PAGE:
Desired Extensions Is Changing Lives, One Tress at a Time

Geeno Mizelli/courtesy of Desired Extensions
Geeno Mizelli/courtesy of Desired Extensions

Gina Conwell knows hair. You could say that the owner of high-end hair boutique Desired Extensions was born into the beauty industry: Her parents own All-in-1 Beauty Supply, an Atlanta beauty emporium that has served local residents for the past 40 years.


Conwell began working in the family business as a sales rep in her early 20s; she tells The Glow Up that her own passion for hair began when she started working with local hairstylists:

In the midst of that, I became educated on hair loss, growing hair, styling hair—don’t let me style your hair, but I can tell you about growing your hair. And from there, I started meeting a lot of stylists telling me about how their clients were losing hair, and some of the different issues that they were having.

Gina Conwell (courtesy of Desired Extensions)
Gina Conwell (courtesy of Desired Extensions)

Conwell began researching different hair-loss issues, learning about alopecia and the effects of chemotherapy, and talking with doctors about the different ways that their patients were affected.

Identifying a market uniquely in need of quality full-lace wigs and hair extensions, she began searching for the best hair available, personally wearing various products for almost two years before beginning to sell to the public. In 2009, Desired Extensions was born as its own Atlanta storefront.

Almost a decade later, the brand is thriving, specializing in women suffering from hair loss and in need of high-quality solutions at a reasonable price point (Desired Extensions hair products start at $115). Conwell prides her brand on providing undetectable, confidence-restoring solutions for women desperately in need, regularly giving one-on-one video consultations and even making hospital visits:

I would say what drove my passion was when I started meeting women, and they were ashamed or in tears about their hair loss. And I would have women calling me sometimes saying, “Will there be anyone else in the store? Can we meet alone? Can you come to my house and meet me? I don’t even want to leave my house.” And so, that’s when I saw the seriousness of that. ...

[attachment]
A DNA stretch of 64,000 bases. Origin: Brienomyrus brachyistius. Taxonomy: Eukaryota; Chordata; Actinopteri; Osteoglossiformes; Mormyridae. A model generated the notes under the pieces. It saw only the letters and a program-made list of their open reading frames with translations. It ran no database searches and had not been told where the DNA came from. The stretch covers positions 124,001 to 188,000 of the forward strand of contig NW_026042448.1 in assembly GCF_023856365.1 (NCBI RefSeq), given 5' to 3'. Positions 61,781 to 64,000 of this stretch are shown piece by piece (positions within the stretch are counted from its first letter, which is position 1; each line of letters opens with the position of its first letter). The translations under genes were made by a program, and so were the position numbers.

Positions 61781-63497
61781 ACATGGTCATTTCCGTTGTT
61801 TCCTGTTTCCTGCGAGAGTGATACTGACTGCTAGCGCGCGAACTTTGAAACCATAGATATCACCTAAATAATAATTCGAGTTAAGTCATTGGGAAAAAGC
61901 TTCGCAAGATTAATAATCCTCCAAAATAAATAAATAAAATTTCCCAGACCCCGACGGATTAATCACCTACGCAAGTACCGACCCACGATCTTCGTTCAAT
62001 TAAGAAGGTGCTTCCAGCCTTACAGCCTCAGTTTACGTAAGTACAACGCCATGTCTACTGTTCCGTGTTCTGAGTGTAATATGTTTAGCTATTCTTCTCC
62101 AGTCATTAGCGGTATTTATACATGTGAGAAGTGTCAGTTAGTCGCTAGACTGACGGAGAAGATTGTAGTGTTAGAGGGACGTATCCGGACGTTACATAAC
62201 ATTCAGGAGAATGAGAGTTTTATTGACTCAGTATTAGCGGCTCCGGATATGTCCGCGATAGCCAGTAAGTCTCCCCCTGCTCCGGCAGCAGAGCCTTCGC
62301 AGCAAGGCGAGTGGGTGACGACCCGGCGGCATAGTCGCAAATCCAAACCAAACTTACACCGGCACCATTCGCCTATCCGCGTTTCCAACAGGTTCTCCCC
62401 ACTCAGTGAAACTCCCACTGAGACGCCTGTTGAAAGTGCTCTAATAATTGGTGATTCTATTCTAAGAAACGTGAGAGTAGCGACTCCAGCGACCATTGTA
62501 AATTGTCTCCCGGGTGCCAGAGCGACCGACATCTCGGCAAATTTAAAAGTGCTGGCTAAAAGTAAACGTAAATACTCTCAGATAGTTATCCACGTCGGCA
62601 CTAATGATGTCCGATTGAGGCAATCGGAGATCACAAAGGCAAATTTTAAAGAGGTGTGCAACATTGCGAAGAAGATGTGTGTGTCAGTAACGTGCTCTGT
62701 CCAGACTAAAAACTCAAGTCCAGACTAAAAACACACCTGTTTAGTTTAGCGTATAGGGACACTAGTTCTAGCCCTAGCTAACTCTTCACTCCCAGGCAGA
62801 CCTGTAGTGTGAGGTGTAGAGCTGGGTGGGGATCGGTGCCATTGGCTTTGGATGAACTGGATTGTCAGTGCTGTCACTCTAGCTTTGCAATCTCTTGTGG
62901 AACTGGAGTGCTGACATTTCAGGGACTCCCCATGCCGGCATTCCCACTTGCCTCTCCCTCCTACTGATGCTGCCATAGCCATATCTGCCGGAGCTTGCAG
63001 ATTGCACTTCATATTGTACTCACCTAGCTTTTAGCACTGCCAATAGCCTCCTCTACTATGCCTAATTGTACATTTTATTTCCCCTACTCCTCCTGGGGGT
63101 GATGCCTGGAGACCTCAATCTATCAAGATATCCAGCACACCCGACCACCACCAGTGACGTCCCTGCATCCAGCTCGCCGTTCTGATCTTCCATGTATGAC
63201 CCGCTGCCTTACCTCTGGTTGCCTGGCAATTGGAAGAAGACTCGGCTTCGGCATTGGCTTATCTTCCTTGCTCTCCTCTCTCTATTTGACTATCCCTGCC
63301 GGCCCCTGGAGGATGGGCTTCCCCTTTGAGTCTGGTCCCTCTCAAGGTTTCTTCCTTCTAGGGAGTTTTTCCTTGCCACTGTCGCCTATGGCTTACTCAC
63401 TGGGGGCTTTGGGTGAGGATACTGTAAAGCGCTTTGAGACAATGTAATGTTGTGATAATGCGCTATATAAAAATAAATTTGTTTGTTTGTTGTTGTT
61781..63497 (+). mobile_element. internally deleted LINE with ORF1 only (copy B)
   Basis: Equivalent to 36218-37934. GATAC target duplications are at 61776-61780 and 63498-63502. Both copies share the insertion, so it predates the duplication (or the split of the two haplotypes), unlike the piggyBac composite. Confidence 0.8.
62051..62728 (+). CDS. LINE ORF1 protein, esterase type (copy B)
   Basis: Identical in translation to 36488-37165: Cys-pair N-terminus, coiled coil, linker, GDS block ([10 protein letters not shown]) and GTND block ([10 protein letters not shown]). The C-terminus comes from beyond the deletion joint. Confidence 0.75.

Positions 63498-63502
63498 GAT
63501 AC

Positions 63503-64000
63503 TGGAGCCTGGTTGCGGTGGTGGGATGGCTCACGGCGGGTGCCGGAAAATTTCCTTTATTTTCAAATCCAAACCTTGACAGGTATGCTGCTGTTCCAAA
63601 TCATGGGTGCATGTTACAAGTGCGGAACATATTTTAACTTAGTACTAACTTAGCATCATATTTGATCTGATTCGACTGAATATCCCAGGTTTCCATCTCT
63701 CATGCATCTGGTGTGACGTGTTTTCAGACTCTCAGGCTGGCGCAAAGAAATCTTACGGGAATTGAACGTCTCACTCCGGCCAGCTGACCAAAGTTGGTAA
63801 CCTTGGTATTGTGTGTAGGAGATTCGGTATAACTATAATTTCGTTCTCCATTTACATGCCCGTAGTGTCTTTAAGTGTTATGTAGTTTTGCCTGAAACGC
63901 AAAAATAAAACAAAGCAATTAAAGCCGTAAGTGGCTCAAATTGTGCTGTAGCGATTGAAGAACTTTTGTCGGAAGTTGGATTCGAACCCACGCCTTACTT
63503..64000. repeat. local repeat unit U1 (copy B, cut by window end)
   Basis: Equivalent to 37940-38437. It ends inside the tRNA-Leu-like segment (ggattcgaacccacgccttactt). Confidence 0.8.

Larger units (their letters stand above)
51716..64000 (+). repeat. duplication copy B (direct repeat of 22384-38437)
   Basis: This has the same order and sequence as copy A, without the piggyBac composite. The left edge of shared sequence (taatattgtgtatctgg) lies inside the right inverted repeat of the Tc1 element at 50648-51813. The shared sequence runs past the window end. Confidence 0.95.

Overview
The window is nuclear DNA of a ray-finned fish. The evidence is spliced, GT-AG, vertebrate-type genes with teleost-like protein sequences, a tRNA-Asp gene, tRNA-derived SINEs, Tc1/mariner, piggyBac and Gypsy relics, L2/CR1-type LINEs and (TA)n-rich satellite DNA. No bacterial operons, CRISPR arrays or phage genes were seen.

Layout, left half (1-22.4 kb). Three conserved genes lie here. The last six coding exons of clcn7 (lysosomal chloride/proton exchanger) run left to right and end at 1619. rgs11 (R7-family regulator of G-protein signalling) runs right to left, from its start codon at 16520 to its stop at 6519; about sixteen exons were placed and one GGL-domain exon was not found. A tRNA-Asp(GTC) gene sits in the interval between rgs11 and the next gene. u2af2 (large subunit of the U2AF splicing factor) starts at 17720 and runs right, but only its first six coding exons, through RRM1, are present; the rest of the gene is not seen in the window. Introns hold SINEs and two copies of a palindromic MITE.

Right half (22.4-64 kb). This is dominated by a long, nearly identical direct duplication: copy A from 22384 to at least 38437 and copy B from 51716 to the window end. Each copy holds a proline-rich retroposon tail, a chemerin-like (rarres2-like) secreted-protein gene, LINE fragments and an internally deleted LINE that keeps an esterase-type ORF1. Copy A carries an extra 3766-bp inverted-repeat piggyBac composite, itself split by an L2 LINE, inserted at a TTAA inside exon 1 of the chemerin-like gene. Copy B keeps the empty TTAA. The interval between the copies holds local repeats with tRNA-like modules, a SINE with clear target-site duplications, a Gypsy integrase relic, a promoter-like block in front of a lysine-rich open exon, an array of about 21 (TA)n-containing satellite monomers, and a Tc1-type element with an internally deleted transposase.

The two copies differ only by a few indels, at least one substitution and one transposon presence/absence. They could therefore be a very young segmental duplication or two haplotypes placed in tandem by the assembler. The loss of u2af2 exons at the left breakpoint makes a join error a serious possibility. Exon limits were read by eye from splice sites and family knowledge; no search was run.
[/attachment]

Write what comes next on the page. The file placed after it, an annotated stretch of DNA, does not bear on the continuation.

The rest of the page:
We have some pieces that are strictly for if you have alopecia, or are going through chemo with complete hair loss. Then, we have other pieces [for] if you have a head full of hair and want to sew your piece down, or you want to clip it down. ... [But] each time a consumer purchases from us, we always do a consultation.

Geeno Mizelli/courtesy of Desired Extensions
Geeno Mizelli/courtesy of Desired Extensions

Conwell is also fastidious about her suppliers, ensuring that she is never without a source of the highest-quality hair and that her vendors’ preparation processes provide the best-possible experience for her clients, especially when many are already dealing with the stress of an illness. Says Conwell:

I look for [the vendors’] knowledge of hair. Are they familiar with cuticles? Are they familiar with steam-processing hair or do they chemically process hair? What will qualify a company is if they use steam processing—we don’t use any chemicals. Because companies that are using chemicals—when you see some women patting their head, and their scalp is really itchy—that is not a natural thing for extensions. People think that it’s natural, but it’s not. It’s usually that that company processes their hair extensions with chemicals, and you’re having an allergic reaction to it ...

And there’s another tip with scalp itching: Don’t use synthetic hair. Synthetic hair can make you itch, too. I always tell people: You want to use yarn to add in, instead of using synthetic hair. Dip it down in oil, and it’ll keep your hair moisturized for your whole sew-in. A lot of people don’t know that you don’t have to use synthetic hair. ... But when you use quality hair, and no chemicals have been used, no itching on the scalp.